TALKING POINTS – YEN, US DOLLAR, STOCKS, FOMC, AUSSIE DOLLAR, POUND, BREXIT
- Aussie Dollar upswing following September jobs data unlikely to last
- Japanese Yen aims higher as S&P 500 futures point to risk aversion
- US Dollar may rise as “Powell put” hopes fade after FOMC minutes
The Australian Dollar narrowly outperformed in Asia Pacific trade after September’s labor-market data showed the unemployment rate unexpectedly fell to 5 percent, the lowest since April 2012. The currency rose alongside local bond yields, suggesting markets interpreted the outcome as supportive for RBA interest rate hike prospects.
That seems unlikely. Participation dropped to a one-year low of 65.4 percent in September, suggesting that the lower jobless rate reflected an exodus from the labor force rather than a pickup in hiring. That seems hardly supportive and probably doesn’t speak to upward pressure on inflation that would be associated with tightening employment conditions. With that in mind, the Aussie’s uptick might prove to be fleeting.
The anti-risk Japanese Yen likewise rose as regional stocks followed Wall Street downward. The British Pound suffered amid worries that another Brexit deal pitch by UK Prime Minister Theresa May, this time at the EU leaders’ summit, has fizzledfruitlessly. Sideline reports hinted that she spoke only briefly and offered no substantively new proposals. The Canadian Dollar fell with crude oil prices.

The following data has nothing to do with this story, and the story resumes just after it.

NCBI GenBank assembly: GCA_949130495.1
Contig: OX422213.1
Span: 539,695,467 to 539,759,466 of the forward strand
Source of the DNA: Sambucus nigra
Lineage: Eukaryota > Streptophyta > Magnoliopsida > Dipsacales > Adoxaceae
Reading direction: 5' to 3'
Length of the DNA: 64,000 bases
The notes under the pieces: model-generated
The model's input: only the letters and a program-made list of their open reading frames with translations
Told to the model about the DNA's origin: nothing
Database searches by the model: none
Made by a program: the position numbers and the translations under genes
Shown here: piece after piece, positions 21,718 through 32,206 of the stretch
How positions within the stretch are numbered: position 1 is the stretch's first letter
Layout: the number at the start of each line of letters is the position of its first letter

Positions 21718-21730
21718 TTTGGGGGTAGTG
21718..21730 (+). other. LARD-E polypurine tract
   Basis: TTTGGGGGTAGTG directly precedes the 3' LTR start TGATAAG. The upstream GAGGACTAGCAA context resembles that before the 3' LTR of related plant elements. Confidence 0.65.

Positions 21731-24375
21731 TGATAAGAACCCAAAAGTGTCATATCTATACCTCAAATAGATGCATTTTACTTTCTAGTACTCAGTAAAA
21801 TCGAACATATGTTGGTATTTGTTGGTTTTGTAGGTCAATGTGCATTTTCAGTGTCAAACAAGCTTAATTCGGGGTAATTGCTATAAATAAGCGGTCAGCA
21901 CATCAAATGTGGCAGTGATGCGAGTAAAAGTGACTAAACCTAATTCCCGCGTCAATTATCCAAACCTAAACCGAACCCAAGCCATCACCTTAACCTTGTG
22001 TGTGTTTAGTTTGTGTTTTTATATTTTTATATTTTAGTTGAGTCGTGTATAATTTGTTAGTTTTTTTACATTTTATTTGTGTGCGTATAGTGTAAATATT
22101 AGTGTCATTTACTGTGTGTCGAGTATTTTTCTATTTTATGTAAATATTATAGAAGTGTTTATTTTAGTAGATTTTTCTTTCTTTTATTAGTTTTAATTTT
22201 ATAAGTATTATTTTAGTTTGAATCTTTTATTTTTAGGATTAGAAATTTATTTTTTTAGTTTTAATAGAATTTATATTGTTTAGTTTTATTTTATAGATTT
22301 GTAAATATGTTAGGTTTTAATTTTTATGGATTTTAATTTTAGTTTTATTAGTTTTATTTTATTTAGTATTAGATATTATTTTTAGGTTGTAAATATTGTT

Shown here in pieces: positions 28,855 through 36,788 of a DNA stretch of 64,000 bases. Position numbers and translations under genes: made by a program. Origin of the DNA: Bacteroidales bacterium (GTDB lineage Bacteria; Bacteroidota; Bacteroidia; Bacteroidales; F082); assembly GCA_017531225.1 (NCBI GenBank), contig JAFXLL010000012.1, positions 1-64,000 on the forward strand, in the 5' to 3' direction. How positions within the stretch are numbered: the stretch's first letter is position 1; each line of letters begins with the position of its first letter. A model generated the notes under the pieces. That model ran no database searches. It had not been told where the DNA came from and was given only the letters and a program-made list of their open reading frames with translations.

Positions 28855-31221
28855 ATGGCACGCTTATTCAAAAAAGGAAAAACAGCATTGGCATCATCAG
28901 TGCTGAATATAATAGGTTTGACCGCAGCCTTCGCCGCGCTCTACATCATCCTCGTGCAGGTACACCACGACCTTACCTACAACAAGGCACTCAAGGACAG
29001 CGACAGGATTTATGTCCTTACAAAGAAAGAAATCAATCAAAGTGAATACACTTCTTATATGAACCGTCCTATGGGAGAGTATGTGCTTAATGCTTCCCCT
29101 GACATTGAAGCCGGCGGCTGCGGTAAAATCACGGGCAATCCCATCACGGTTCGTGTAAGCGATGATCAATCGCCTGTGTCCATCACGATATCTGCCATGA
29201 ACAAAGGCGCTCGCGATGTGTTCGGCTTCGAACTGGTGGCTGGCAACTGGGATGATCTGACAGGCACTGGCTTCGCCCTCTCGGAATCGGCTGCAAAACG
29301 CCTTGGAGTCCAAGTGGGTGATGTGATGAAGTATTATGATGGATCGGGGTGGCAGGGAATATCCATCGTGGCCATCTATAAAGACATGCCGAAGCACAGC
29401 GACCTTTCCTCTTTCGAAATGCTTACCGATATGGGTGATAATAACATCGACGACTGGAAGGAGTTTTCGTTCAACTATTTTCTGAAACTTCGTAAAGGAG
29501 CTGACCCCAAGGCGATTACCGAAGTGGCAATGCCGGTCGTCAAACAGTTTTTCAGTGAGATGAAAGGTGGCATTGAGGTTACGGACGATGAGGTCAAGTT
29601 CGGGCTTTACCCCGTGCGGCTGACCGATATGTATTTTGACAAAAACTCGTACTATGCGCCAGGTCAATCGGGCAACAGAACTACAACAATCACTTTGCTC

YEN AIMS TO EXTEND GAINS, US DOLLAR MAY FOLLOW SUIT
Looking ahead, bellwether S&P 500 futures are pointing sharply lower, hinting that the risk-off mood is likely to prevail in the hours ahead. That seems likely to keep the Yen on offense. The US Dollar may also rise after minutes from September’s FOMC meeting poured cold water on hopes for a so-called “Powell put”, which seemed to derail its ability to capitalize on last week’s market rout.
While US central bank officials worried aloud about potential risks linked to leveraged loans and to a stronger currency, they nonetheless unanimously concluded that gradual policy tightening remains the best course of action. Some policymakers even suggested that rates may need to rise above their “long-run” level, implying that financial conditions may become more restrictive than markets have anticipated.
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ASIA PACIFIC TRADING SESSION
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